Sortomme Family Farms began after Levi Sortomme spent 15 years in the military 

Levi Sortomme of Ward, Ark., grew up in a family of veterans. His father James served in the Arizona Air National Guard, with his grandfather James having served in the Navy and his step-grandfather Lyndon “Dutch” Vrooman in the Marines. 

Although Levi’s father never attempted to persuade him into a military career, he often spoke passionately of his own military experience and upbringing.

As a child, Levi never thought he would join the military but rather pursue a career in information technology and programming. Then as his adult life took an unexpected twist, he followed the desire for a change to be proud of, and joined the Air Force remaining on active duty for 15 years and took advantage of the opportunity to explore more than 50 countries. The time away from agriculture and his family’s substantial Arizona cattle ranch and additional dairy goat farm made him realize how suited he was for agriculture. He switched gears once again and joined the Arkansas Air National Guard with the 154th Training Squadron where he works as a C-130 H loadmaster flight instructor in addition to building his and Brianna’s full-time farming operation in preparation for his military retirement in the next five years.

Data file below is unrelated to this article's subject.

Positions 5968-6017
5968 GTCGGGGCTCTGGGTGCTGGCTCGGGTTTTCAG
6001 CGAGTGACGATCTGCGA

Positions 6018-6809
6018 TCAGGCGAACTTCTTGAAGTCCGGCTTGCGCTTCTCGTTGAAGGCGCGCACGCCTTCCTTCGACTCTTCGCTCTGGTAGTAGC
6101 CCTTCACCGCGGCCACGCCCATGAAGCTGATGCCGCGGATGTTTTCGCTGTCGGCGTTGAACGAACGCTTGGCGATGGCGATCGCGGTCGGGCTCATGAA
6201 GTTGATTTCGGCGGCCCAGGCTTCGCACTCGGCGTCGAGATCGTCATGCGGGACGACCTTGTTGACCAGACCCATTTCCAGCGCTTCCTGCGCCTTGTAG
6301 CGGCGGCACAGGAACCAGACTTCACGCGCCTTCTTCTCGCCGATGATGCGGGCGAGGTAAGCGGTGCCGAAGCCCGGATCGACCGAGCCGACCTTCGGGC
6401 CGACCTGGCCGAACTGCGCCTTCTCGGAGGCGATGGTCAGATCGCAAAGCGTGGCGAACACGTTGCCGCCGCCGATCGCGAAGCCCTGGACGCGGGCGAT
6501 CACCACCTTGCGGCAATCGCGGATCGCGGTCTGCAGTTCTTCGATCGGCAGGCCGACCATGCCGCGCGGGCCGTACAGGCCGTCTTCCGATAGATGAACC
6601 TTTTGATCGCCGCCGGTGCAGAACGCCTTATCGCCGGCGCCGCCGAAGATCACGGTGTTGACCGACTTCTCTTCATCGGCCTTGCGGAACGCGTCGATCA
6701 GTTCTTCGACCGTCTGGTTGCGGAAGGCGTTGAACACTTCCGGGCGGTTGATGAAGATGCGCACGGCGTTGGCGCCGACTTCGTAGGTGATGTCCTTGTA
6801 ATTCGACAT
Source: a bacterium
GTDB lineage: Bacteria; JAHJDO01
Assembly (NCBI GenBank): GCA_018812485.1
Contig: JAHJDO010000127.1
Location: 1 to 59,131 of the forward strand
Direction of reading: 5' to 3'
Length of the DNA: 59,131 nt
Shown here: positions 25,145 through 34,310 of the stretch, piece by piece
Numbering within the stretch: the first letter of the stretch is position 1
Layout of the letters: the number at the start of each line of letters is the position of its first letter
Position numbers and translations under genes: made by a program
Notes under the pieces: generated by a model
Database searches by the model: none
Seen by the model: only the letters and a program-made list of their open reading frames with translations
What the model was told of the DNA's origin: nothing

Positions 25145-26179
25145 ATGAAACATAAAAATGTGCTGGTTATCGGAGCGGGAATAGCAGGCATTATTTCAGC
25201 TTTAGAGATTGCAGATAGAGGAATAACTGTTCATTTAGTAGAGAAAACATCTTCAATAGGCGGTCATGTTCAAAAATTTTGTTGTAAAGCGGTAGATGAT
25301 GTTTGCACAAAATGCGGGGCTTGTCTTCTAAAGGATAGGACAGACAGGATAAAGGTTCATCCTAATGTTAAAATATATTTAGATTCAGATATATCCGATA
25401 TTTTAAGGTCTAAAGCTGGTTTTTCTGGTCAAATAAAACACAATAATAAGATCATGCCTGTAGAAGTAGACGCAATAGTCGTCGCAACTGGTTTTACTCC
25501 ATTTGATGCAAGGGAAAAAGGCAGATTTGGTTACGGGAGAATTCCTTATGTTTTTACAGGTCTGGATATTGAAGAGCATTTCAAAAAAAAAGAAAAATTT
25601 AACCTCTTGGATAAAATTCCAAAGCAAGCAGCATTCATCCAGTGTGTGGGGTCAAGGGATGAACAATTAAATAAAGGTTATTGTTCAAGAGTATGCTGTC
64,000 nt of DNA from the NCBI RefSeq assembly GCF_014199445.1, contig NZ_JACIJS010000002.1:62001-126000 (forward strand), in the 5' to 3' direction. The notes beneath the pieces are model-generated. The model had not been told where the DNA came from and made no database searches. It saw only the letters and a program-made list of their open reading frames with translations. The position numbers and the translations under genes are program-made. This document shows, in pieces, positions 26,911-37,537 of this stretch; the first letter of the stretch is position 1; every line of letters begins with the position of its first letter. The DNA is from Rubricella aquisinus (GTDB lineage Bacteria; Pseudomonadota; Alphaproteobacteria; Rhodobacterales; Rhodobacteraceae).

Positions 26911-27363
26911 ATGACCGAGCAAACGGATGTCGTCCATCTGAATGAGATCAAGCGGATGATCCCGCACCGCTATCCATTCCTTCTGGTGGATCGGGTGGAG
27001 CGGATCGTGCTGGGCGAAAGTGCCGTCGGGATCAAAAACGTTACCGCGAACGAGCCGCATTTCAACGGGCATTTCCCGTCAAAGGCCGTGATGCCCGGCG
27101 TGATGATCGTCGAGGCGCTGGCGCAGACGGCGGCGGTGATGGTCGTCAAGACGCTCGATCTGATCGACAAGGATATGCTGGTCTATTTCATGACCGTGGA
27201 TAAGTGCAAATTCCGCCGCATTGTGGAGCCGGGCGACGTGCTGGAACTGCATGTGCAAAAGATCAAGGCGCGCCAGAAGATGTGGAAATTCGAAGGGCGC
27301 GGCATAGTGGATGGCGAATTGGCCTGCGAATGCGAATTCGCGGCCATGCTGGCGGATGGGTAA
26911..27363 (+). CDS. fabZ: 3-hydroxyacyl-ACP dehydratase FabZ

“Veterans have enormous agricultural potential which is largely a result of the pride they take in excellence in all they do,” Levi explained. “While in the military, failure drives us but success from hard work and planning empowers us. Agriculture is so very similar to military service in that failures breed ingenuity and successes breed pride. As an agriculturalist the tangible success of any operation is paid in multitudes when one observes the acres of baled harvest at the end of the day or the survival of a struggling calf after an enduring sleepless night. Building and operating our farm with my wife and children is a joy and tradition I expect to continue to build upon long after retirement.”